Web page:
One of the first signs that your refrigerator is wearing down is when you can hear it running, especially if you hear loud rumbling sounds. Excess condensation or puddles in the fridge may indicate a sealing problem, a blocked drain tube, or a problem with temperature maintenance. Condensation or puddles under the fridge may point to a leak. If your refrigerator won’t cool, any number of problems could be causing the issue.
One of the clearest signs that your dishwasher needs repair is if it’s not cleaning your dishes properly. If you always have to rewash or hand wash dishes after they’ve gone through the dishwasher, it needs to be repaired. Another sign is that it’s not using hot enough water to sanitize the dishes. If your dishes aren’t piping hot immediately after the wash cycle has ended, it’s not doing its job. A poor dishwasher seal could lead to a kitchen flood, and pooling water at the bottom means that it is not draining properly and could rust.
WASHING MACHINE REPAIR AND CLOTHES DRYER
A washer that shakes a lot could need repair. Unusual sounds from the washer usually indicate a strained motor due to overloading or improperly
A well-organized refrigerator keeps food fresh longer and lets you grab and go faster. Before you unpack groceries, spend a second thinking about the right place for everything.
Here are common sense ways to declutter and organize your fridge:
1. The front of the middle rack, near eye-level, is prime refrigerator real estate. Put priority items there, like leftovers you want eaten soon and healthy snacks. The back of the fridge is the coldest part. Store milk there, and it will stay fresh longer.
2. Don’t waste fridge space on food that doesn’t need to be chilled. Examples: fresh eggs from backyard chickens (though store-bought eggs do need refrigerating), ketchup, vinegar, jam, mayonnaise, and butter. Put those items in the pantry. You can store fresh eggs in a bowl on the counter for eight weeks.
3. Never put tomatoes in fridge, or they’ll get mushy; onions will soften; honey will thicken; potatoes will turn too starchy. Keep onions and potatoes in separate paper bags and store in a cool, dark place (a lower cabinet drawer is great).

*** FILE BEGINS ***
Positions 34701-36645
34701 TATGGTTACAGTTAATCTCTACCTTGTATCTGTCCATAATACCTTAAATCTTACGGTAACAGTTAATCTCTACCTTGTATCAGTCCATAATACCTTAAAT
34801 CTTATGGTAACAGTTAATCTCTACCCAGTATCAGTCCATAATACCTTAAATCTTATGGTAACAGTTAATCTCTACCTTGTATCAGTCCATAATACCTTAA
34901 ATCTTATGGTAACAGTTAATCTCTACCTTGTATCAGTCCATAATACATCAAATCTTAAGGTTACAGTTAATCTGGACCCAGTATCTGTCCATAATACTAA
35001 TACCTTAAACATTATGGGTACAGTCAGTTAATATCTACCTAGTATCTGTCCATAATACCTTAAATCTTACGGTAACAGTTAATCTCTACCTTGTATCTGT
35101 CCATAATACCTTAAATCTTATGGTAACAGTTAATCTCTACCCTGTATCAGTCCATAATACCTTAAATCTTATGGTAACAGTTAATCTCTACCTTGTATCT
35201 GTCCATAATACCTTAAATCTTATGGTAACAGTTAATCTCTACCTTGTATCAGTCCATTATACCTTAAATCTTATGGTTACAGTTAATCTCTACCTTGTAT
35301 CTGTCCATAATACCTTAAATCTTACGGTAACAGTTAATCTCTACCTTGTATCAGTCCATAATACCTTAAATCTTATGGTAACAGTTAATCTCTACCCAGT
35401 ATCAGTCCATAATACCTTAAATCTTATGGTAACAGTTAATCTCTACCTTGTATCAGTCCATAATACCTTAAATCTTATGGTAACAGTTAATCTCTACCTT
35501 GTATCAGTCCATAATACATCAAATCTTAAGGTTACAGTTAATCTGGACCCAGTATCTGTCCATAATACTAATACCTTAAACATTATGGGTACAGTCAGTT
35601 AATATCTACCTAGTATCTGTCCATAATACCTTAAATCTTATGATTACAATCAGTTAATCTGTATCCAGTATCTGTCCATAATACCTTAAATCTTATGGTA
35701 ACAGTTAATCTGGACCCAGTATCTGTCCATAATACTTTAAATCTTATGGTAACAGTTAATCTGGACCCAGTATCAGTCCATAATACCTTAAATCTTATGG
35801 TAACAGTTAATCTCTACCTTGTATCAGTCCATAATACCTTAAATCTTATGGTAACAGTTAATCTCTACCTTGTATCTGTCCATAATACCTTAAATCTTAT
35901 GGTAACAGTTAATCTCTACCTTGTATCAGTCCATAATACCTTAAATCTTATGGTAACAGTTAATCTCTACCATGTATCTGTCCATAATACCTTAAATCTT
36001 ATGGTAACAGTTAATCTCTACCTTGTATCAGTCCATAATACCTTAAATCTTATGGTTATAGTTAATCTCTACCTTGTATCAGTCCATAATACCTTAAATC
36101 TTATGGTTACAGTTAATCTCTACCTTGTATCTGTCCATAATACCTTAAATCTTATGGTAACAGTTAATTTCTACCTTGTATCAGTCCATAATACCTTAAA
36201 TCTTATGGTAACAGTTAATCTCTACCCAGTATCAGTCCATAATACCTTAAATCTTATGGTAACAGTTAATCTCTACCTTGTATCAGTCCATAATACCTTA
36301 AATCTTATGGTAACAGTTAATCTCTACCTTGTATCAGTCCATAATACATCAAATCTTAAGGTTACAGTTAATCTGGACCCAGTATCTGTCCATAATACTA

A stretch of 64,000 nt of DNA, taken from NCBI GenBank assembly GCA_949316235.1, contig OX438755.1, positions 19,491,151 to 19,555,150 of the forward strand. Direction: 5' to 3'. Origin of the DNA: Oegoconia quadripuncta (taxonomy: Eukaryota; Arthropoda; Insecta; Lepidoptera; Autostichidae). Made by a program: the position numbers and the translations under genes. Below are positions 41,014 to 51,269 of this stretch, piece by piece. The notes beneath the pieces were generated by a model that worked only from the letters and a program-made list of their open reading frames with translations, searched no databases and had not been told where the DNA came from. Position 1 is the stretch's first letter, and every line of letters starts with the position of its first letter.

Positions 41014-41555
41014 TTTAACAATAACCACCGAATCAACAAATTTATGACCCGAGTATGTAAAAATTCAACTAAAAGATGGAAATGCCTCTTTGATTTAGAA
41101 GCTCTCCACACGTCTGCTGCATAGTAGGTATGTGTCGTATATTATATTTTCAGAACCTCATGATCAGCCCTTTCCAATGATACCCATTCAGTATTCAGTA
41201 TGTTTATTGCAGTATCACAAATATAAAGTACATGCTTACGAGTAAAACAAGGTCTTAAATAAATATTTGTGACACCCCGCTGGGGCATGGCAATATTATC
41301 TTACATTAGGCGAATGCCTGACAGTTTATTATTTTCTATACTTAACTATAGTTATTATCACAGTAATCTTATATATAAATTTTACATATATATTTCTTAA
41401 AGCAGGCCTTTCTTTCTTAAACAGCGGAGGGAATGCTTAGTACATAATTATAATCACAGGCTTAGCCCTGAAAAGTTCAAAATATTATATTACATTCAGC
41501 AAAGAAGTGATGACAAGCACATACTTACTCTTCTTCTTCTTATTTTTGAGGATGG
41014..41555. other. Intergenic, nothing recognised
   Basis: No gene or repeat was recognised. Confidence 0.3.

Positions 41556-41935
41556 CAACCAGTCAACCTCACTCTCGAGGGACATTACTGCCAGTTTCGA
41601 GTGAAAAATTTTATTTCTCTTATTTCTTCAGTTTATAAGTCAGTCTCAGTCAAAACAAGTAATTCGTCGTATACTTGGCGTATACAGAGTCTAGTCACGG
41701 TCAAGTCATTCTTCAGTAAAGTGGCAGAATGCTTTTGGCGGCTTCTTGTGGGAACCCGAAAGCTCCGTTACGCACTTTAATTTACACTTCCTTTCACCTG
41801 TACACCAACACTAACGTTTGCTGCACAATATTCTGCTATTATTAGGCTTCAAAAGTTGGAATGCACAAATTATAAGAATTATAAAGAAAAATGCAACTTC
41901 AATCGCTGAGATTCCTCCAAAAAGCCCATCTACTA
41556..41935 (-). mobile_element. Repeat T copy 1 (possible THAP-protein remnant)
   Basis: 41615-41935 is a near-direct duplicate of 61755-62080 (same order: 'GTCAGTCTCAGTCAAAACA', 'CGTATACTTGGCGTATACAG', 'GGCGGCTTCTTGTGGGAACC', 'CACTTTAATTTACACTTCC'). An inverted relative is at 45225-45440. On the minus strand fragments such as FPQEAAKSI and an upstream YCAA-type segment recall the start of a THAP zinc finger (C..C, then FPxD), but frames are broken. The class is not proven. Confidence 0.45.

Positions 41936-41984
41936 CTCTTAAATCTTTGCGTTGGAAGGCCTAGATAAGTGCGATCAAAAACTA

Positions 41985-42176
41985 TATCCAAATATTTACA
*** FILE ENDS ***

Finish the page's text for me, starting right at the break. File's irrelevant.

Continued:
4. Rectangular or square bins are your friends (round ones waste space, so don’t use them). Designate one for healthy snacks and another for breakfast foods like bagels
First Things First: Gas or Electric?
If you don’t have a gas supply to your house, the answer is easy. But if you can go with either gas or electric, budget and cooking preferences play a significant role in deciding. Also, some people prefer electric ranges because of safety issues — there’s no chance of a gas leak. Here’s food for thought:
Popularity: Electric smooth-top ranges are the best sellers because of price and performance. They account for more than 60% of all ranges sold.
Budget: Electric ranges are typically less expensive than their gas counterparts. However, gas ranges are usually cheaper to operate, depending on whether your natural gas rates are lower than your electricity costs.
Cooking preferences: Listen to your inner chef. Many cooks prefer gas ranges because the burner flame works as a visual temperature gauge and can heat things up quickly. Most bakers prefer electric ovens because of the consistent and even heat they generate.
Here’s a surprising fact: There are no federal energy regulations for consumer ranges, so you won’t find a model that’s Energy Star certified.
Types of Ranges and Costs
There are three standard freestanding range types: electric, gas, and dual-fuel (a gas stovetop with an electric-powered
A functional kitchen can include old appliances, but this does not mean that they make for the most enjoyable experience in the kitchen. For families that love to cook and eat together, the kitchen naturally becomes one of the most important room in the entire house. While the living room might be the traditional place to spend time with family and friends, it is not impossible for this to be the kitchen.
Following a few kitchen remodeling tips on installing new appliances can help you turn your old and outdated kitchen into one that provides you with modern features and an incredible experience.
Modern refrigerators range from models that meet your basic needs to ones that have a Wi-Fi connection and can tell you the weather for the day. Also, as refrigerators take advantage of new technology, they become more capable of storing food in an ideal manner to prolong freshness, which is ideal for leftovers.
Analyzing your wants, needs, and budget before investing in a new refrigerator will ensure that you are able to find a model that comes with all of the features that make your family happy.
Hand washing dishes is inevitable, mainly because you are bound to have dishes that